Crude oil prices climbed in Wednesday’s trading as shipping companies avoided the Red Sea following further attacks on vessels at the weekend and an Iranian warship arriving in the region on Monday. The 3% increase in Brent Crude prices indicate that the balance between weak macroeconomic demand and geopolitical risk seems to be tilting towards the latter as the major market driver at present.
Red Sea Vessels Remain Under Threat
Since late November, numerous ships passing through the Red Sea as part of a journey via the Suez Canal have been subjected to attacks by Houthi rebels. The Yemeni group is supported by Iran and initially stated that the attacks on ships would be restricted to those bound for Israel as part of support for Hamas in the Israel-Gaza war. However, commercial ships with no connection to Israel have since been attacked with increasing regularity. According to the Guardian, “about 12% of global trade passes through the Red Sea, including 30% of global container traffic” which is why the attacks are so concerning for supply chains and commodity markets.
On Sunday, after receiving distress calls from the container ship Maersk Hangzhou, a US Navy helicopter fired on Houthi boats which were attempting to board the container vessel. The US Navy confirmed it had sunk three of four Houthi boats and that none of the crew survived and described its actions as ‘self-defence’. The incident could trigger wider escalation of a conflict which had, until this point, been primarily contained within Gaza. The arrival of the Alborz destroyer, an Iranian warship, into the Red Sea on Monday creates the potential for further clashes. Several US, French and UK military vessels are already in the areas part of the US-led ‘Operation Prosperity Guardian’, a multinational operation intended to protect Red Sea shipping routes.
Given the heightened regional tensions, it is unsurprising that several major shipping companies have directed their vessels away from the region. Danish shipping giant Maersk, owner of the ship attacked on Sunday, announced on Tuesday 2nd January that its ships would avoid the Red Sea for the next 48 hours. German company Hapag-Lloyd, which has also had a ship fall foul of a Houthi attack, has directed its ships away from the Red Sea until January 9th.
The additional journey time required for transporting goods around the Cape of Good Hope, instead of via the Suez Canal, is estimated to be between 10-14 days. Delivery lead times will increase as a result of choosing this safer passage but, perhaps more importantly, shipping companies are also incurring significant additional fuel costs for the longer journeys. However, freight rates have not spiked yet; the graph below shows the Baltic Dry Index within ChAI Insight, which began 2024 trading at the same level at which it finished last year. However, it may not be long before the index ticks higher, which could push ChAI’s forecast for the next month from neutral to bullish. French shipping group CMA CGM announced that its prices for shipping a container between Asia and the West Mediterranean will increase as much as 100% from January 15th, as reported by Reuters.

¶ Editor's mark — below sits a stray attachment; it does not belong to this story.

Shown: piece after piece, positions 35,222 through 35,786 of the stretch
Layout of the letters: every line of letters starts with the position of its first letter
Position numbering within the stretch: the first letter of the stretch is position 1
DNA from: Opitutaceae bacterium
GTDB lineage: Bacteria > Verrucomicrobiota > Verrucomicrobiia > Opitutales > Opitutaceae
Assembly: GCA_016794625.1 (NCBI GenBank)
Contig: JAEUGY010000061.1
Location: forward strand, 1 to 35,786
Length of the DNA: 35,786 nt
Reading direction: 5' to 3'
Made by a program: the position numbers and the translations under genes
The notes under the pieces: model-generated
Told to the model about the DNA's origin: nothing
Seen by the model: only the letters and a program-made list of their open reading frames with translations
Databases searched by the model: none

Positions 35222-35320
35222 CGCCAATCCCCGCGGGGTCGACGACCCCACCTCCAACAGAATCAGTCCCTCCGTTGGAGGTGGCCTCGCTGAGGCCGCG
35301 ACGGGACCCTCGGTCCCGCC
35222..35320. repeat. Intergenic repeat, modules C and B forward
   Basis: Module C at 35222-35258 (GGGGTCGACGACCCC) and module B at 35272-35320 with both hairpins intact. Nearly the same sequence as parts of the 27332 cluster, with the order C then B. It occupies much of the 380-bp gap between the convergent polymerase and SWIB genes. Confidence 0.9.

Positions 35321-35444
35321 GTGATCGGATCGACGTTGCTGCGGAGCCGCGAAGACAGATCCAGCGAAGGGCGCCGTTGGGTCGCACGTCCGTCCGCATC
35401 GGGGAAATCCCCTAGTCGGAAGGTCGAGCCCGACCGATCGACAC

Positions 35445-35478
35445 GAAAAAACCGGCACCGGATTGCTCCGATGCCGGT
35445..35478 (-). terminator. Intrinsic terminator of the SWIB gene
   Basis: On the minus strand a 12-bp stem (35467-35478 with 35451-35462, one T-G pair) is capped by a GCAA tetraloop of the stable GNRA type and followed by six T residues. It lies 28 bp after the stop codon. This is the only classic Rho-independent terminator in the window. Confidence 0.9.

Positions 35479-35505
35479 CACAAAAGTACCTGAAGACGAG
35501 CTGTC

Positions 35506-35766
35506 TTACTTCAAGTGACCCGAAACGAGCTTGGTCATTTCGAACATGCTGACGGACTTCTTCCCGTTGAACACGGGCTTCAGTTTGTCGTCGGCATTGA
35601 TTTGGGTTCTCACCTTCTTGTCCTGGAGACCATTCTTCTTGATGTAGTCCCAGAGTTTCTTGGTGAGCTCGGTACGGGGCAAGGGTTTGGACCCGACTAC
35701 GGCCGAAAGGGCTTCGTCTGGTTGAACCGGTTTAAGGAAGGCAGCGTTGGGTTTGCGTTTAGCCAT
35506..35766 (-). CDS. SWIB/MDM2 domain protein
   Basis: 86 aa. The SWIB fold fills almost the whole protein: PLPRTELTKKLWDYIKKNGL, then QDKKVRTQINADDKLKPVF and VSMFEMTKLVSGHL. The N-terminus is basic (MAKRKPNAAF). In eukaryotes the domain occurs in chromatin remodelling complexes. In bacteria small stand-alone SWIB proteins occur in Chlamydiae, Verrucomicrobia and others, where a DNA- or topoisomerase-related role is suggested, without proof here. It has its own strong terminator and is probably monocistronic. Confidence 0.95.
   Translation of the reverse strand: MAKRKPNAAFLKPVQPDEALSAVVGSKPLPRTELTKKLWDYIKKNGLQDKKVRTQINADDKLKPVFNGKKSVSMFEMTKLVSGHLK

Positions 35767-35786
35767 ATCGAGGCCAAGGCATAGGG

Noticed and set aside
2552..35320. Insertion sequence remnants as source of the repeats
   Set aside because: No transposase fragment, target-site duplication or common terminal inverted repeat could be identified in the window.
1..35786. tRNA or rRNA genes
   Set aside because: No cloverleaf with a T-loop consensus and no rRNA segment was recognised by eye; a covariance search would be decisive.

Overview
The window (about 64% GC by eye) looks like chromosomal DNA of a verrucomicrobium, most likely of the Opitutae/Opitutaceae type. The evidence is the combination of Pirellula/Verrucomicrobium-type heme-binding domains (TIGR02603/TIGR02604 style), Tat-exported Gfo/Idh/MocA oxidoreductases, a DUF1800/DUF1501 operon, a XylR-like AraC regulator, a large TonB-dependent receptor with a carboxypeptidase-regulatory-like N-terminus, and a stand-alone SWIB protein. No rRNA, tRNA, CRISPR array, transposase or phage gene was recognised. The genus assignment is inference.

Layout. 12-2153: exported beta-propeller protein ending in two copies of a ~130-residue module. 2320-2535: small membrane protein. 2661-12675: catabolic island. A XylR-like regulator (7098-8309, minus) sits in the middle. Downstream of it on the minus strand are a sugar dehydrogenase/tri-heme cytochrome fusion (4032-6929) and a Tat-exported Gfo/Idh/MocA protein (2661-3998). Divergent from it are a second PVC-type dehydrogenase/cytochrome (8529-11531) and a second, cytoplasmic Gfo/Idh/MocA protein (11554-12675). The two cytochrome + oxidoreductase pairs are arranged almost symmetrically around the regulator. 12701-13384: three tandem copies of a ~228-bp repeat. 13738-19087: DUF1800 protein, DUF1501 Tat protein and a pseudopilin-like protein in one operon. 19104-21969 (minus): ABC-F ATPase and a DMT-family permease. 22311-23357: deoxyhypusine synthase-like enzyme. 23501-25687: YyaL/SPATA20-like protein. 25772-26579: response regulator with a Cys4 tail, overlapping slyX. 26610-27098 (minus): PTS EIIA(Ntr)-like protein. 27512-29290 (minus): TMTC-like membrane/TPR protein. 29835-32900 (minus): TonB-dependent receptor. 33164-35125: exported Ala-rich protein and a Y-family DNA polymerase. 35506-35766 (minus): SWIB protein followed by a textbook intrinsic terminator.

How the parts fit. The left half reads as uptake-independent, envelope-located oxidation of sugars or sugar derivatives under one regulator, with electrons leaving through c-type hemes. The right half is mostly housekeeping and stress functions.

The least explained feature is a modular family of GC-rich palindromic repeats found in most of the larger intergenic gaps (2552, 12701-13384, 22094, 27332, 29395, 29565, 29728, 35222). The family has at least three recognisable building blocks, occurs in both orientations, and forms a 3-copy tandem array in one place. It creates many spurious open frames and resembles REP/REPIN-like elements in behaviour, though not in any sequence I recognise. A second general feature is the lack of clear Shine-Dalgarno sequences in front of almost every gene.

Q4 Data Signals Weak Demand
Although the Houthi attacks in the Red Sea have been ongoing since late November, it is only in the past few days that the associated risk appears to have superseded the weak macroeconomic conditions as the key narrative in oil markets. Economic data from the final month of last year has dampened expectations for a stronger global economy this year. Markets will be watching for US PMI data to be published on Wednesday, with expectations that it will be higher than November’s but still below 50. The US data will be under the microscope after S&P Global's PMI survey published on Tuesday showed that the nation’s PMI had declined from 49.4 in November to 47.9 in December.
The pattern of stalling factory activity to close the year was found elsewhere too. China’s official PMI figure showed a contraction in activity for the third consecutive month, although it is worth noting that the Caixin PMI for the same month reported an unexpected increase. India’s PMI was released on Wednesday, and though it stood at 54.9 for December and therefore showed increasing activity, this was nonetheless the lowest the figure has been since June 2022. South Korea, Taiwan, Malaysia and Vietnam all reported contractionary PMI figures for the final month of last year.
A further factor to consider in the context of weaker demand is the February meeting Joint Ministerial Monitoring Committee of OPEC+. These meetings are intended to evaluate the implementation and impact of the groups’ policy decisions on production. Following the cuts announced at the last meeting in late November, and the muted market reaction to those cuts, it is unlikely that global oil production would be significantly reduced before this meeting in February. However, it now seems that the short term risk for oil supply could come from the challenge of transporting it, rather than extracting it.